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To understand the concept of Nataraja we have to understand the idea of dance itself. Like yoga, dance induces trance, ecstasy and the experience of the divine. In India consequently, dance has flourished side by side with the terrific austerities of meditative yoga (fasting, absolute introversion etc.). Shiva, therefore, the arch-yogi of the gods, is necessarily also the master of the dance.
Shiva Nataraja was first represented thus in a beautiful series of South Indian bronzes dating from the tenth and twelfth centuries A.D. In these images, Nataraja dances with his right foot supported by a crouching figure and his left foot elegantly raised. A cobra uncoils from his lower right forearm, and the crescent moon and a skull are on his crest. He dances within an arch of flames.
These iconographic details of Nataraja have the following significance:
The upper right hand holds a hour-glass drum which is a symbol of creation. It is beating the pulse of the universe. The drum also provides the music that accompanies Shiva’s dance. It represents sound as the first element in an unfolding universe, for sound is the first and most pervasive of the elements. The story goes that when Shiva granted the boon of wisdom to the ignorant Panini (the great Sanskrit grammarian), the sound of the drum encapsulated the whole of Sanskrit grammar. The first verse of Panini’s grammar is in fact called Shiva sutra.
The hour-glass drum also represents the male and female vital principles; two triangles penetrate each other to form a hexagon. When they part, the universe also dissolves.
The opposite hand, the upper left, bears on its palm a tongue of flames. Fire is the element of destruction of the world. According to Hindu mythology at the end of the world, it will be fire that will be the instrument of annihilation. Thus in the balance of these two hands is illustrated a counterpoise of creation and destruction. Sound against flames, ceaselessness of production against an insatiate appetite of extermination.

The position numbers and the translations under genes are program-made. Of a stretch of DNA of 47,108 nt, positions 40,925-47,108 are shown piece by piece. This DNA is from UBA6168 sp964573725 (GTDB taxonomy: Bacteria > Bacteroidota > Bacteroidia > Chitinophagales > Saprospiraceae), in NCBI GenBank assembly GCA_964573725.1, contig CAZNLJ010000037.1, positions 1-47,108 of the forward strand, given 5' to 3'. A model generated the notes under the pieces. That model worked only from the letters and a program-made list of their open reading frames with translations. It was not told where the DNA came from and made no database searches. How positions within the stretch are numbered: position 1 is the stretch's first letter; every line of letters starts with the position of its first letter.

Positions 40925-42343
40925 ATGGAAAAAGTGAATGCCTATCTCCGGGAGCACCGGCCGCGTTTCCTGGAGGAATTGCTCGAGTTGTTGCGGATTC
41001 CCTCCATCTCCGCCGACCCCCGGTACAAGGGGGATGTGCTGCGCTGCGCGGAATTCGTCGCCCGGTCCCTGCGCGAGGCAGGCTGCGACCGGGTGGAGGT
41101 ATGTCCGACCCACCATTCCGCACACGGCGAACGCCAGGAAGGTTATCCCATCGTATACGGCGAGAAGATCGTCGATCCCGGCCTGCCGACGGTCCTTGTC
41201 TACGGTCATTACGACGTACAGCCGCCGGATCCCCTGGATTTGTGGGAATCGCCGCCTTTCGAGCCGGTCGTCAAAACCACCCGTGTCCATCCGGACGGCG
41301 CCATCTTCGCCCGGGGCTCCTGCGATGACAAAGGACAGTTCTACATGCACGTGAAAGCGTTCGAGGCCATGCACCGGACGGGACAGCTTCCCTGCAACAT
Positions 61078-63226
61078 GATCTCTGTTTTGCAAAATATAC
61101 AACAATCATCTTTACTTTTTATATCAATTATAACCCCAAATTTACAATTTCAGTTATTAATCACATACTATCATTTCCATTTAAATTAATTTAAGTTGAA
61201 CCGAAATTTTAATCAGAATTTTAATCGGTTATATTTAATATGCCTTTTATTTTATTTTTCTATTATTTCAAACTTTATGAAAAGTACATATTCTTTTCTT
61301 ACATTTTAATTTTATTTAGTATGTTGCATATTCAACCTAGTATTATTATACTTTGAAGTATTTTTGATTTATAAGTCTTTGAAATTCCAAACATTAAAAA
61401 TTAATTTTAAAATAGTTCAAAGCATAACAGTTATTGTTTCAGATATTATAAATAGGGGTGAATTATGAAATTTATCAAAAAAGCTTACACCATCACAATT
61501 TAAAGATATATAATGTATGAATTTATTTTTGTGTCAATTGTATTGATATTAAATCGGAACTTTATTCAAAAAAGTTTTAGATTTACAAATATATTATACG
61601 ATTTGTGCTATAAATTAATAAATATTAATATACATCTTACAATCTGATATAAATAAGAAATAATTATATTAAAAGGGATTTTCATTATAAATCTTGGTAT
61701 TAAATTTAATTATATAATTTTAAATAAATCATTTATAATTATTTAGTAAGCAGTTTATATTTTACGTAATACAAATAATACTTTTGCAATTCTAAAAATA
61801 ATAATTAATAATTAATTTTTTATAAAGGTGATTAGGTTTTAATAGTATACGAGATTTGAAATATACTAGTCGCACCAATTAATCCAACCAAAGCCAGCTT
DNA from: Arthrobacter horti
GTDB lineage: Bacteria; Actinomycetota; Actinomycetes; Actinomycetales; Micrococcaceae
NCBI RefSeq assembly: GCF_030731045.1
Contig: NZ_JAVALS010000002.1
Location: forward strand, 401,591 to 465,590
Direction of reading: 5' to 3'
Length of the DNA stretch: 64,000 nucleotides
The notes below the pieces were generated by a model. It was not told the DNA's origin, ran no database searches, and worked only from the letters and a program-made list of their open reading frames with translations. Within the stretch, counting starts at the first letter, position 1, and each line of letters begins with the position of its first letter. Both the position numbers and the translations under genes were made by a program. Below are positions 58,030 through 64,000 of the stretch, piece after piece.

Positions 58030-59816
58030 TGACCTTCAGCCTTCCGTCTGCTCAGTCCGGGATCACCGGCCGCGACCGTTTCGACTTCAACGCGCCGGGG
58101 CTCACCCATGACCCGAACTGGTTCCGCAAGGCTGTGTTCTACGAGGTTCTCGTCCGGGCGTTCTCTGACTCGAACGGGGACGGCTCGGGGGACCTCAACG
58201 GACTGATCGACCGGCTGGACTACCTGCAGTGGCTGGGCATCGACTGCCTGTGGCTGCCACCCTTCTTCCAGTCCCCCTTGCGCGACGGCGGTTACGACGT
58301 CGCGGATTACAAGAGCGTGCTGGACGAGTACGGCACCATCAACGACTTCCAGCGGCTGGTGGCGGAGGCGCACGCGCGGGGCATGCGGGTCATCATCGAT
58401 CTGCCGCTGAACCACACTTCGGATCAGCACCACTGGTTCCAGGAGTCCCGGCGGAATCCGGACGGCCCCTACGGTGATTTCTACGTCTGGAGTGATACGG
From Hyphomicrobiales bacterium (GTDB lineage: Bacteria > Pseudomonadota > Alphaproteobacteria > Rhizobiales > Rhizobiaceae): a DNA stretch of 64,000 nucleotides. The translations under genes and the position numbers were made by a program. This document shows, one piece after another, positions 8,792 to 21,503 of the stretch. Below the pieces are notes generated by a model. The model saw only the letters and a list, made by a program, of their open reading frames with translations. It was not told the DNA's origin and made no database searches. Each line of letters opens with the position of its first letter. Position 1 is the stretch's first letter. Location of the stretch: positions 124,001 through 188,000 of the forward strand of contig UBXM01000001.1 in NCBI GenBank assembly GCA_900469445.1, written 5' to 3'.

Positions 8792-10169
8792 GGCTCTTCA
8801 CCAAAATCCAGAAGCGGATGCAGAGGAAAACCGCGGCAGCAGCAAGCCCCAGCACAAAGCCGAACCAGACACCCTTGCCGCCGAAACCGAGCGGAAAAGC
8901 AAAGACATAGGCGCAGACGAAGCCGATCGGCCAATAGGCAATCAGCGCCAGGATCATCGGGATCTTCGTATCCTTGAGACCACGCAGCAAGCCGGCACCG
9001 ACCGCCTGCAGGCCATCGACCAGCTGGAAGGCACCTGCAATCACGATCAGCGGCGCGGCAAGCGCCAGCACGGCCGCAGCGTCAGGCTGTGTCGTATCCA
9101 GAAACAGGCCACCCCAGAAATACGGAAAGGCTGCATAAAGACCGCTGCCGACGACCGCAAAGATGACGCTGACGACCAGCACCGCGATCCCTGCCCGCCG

The second right hand is held in the abhaya pose (literally without fear) and so a gesture of protection, as an open palm is most likely to be interpreted. It depicts the god as a protector. The left leg is raised towards the right leg and reaches across it; the lower left hand is stretched across the body and points to the upraised left foot which represents release from the cycle of birth and death. Interestingly, the hand pointing to the uplifted foot is held in a pose imitative of the outstretched trunk of an elephant. In Sanskrit this is known as the ’gaja-hasta-mudra’ (the posture of the elephant trunk), and is symbolic of Ganesha, Shiva’s son, the Remover of obstacles.
Shiva dances on the body of a dwarf apasmara-purusha (the man of forgetfulness) who embodies indifference, ignorance and laziness. Creation, indeed all creative energy is possible only when the weight of inertia (ignorant darkness) is overcome and suppressed. The Nataraja image thus addresses each individual to overcome complacency and get his or her own act together.
The ring of fire and light, which circumscribes the entire image, identifies the field of the dance with the entire universe. The lotus pedestal on which the image rests locates this universe in the heart or consciousness of each person.